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Old 06-11-2012, 12:24 PM   #1
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Lean issue

I was told after my dyno that I was running lean, guy told me to use a adjustable fuel pressure regulator to correct that well I have the regulator now, at what pressure should it be adjusted to without vacuum? 95 cobra with o/r h pipe, flowmaster cat backs, and a CNL cold air calibrated for 24lb injectors
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Old 06-11-2012, 12:36 PM   #2
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Subscribed. I'd like to know too.
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Old 06-11-2012, 03:18 PM   #3
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38 lbs
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Old 06-11-2012, 03:32 PM   #4
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Old 06-11-2012, 08:54 PM   #5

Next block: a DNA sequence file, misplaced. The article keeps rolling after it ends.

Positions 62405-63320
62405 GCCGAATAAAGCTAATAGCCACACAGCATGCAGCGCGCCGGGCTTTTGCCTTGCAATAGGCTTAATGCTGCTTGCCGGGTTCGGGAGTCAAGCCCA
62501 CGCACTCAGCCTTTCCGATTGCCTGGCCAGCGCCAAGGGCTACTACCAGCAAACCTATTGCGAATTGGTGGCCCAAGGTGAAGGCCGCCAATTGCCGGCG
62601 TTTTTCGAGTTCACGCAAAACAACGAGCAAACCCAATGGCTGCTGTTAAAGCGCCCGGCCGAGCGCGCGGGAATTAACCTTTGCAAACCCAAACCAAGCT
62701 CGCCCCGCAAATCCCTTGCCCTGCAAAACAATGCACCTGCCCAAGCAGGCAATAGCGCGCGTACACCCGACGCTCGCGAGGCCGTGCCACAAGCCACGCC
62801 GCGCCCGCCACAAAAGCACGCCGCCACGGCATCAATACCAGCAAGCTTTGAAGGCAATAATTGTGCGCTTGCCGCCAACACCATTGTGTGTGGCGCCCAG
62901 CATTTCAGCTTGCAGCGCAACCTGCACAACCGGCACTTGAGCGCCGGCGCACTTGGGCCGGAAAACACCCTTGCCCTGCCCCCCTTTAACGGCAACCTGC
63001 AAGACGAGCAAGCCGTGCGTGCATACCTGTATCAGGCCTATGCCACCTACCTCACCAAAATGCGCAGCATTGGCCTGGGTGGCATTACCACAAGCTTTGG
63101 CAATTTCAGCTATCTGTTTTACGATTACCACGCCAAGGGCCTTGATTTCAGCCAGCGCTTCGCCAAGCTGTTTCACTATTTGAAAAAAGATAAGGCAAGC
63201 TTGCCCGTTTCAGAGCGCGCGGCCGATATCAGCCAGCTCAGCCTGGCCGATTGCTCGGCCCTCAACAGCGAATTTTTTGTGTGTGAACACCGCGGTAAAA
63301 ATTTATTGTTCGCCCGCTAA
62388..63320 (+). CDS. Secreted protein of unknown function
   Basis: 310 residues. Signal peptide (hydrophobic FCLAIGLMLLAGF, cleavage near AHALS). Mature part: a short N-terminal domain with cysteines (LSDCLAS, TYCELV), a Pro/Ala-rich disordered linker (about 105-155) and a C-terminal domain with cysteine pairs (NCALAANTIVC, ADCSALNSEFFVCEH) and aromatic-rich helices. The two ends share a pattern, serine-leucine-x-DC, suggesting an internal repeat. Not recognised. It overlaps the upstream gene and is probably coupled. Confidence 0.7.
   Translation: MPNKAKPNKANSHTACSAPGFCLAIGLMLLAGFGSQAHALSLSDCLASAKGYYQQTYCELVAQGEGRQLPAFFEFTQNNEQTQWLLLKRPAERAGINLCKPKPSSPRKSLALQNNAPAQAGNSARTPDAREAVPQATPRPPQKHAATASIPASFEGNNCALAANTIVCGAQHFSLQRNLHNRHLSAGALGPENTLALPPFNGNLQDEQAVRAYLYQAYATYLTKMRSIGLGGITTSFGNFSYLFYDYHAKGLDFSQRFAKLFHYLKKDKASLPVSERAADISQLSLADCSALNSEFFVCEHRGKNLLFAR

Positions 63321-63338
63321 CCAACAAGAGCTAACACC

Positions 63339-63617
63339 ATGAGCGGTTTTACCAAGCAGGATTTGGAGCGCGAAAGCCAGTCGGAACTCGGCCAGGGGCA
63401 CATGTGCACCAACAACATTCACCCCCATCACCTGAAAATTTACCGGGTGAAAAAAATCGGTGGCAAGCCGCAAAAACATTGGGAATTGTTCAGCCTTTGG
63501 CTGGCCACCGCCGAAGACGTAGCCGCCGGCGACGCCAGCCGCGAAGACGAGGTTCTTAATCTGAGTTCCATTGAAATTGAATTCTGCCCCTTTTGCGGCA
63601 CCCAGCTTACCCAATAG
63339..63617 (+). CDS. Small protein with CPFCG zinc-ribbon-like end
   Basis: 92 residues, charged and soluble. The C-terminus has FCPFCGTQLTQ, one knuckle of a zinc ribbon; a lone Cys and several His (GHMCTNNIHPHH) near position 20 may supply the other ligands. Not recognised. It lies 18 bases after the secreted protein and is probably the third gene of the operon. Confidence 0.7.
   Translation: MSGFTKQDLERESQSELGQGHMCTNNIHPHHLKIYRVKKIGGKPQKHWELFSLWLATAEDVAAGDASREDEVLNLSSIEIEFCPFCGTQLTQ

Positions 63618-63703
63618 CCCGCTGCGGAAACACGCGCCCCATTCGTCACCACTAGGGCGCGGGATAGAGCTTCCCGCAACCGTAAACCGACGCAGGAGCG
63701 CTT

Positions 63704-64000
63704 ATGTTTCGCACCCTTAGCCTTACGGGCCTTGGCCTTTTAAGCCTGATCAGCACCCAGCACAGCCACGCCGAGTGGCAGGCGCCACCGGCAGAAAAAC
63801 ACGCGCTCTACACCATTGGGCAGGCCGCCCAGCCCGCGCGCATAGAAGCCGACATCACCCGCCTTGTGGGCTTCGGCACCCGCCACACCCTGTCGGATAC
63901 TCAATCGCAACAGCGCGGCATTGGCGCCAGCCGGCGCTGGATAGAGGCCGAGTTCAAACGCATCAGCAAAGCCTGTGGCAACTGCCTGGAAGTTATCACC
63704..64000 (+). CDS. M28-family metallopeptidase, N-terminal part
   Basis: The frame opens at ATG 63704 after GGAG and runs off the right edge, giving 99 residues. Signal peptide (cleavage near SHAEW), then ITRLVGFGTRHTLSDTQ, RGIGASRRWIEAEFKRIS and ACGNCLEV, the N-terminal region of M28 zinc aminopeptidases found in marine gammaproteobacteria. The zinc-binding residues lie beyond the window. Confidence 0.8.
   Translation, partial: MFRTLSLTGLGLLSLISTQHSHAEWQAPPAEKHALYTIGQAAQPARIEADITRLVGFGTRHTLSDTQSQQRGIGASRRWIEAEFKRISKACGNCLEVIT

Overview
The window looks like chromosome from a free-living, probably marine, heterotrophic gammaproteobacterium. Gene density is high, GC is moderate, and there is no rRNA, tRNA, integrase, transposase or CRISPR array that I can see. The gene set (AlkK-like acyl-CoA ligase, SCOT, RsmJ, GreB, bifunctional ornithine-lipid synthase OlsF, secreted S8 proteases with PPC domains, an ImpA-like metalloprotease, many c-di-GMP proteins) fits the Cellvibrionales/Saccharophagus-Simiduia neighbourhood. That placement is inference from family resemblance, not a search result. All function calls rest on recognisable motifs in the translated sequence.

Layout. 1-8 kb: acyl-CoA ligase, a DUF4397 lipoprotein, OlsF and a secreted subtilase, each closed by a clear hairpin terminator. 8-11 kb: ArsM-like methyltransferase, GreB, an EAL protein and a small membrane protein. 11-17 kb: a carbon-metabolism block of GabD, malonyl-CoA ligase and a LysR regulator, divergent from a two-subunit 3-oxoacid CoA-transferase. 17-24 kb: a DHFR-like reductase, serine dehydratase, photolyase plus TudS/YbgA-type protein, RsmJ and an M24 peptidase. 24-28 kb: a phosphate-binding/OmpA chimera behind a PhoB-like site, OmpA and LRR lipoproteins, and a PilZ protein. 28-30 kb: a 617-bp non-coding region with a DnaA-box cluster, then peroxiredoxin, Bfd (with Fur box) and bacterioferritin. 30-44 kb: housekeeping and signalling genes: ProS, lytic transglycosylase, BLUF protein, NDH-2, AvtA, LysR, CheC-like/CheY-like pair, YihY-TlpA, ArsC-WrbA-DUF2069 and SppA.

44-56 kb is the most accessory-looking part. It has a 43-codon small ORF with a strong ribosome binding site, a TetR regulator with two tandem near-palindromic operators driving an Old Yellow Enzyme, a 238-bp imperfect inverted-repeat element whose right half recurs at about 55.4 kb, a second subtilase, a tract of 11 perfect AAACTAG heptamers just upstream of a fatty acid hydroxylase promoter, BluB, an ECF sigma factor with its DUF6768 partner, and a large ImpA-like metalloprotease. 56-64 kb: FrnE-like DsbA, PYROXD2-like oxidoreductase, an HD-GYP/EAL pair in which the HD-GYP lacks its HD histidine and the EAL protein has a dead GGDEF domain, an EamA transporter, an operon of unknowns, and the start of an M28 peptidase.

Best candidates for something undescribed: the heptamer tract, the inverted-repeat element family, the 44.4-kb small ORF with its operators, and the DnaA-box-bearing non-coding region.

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Are those both at idle with no vacuum?
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Old 06-11-2012, 10:03 PM   #6
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Yes.

The range between both of our answers is good.
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Old 06-12-2012, 01:57 AM   #7
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Re: Lean issue

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Originally Posted by jwhayne0001 View Post
I was told after my dyno that I was running lean, guy told me to use a adjustable fuel pressure regulator to correct that well I have the regulator now, at what pressure should it be adjusted to without vacuum? 95 cobra with o/r h pipe, flowmaster cat backs, and a CNL cold air calibrated for 24lb injectors
The stock range is 38-40 psi. Try upping it a pound or two at a time until the lean condition is corrected.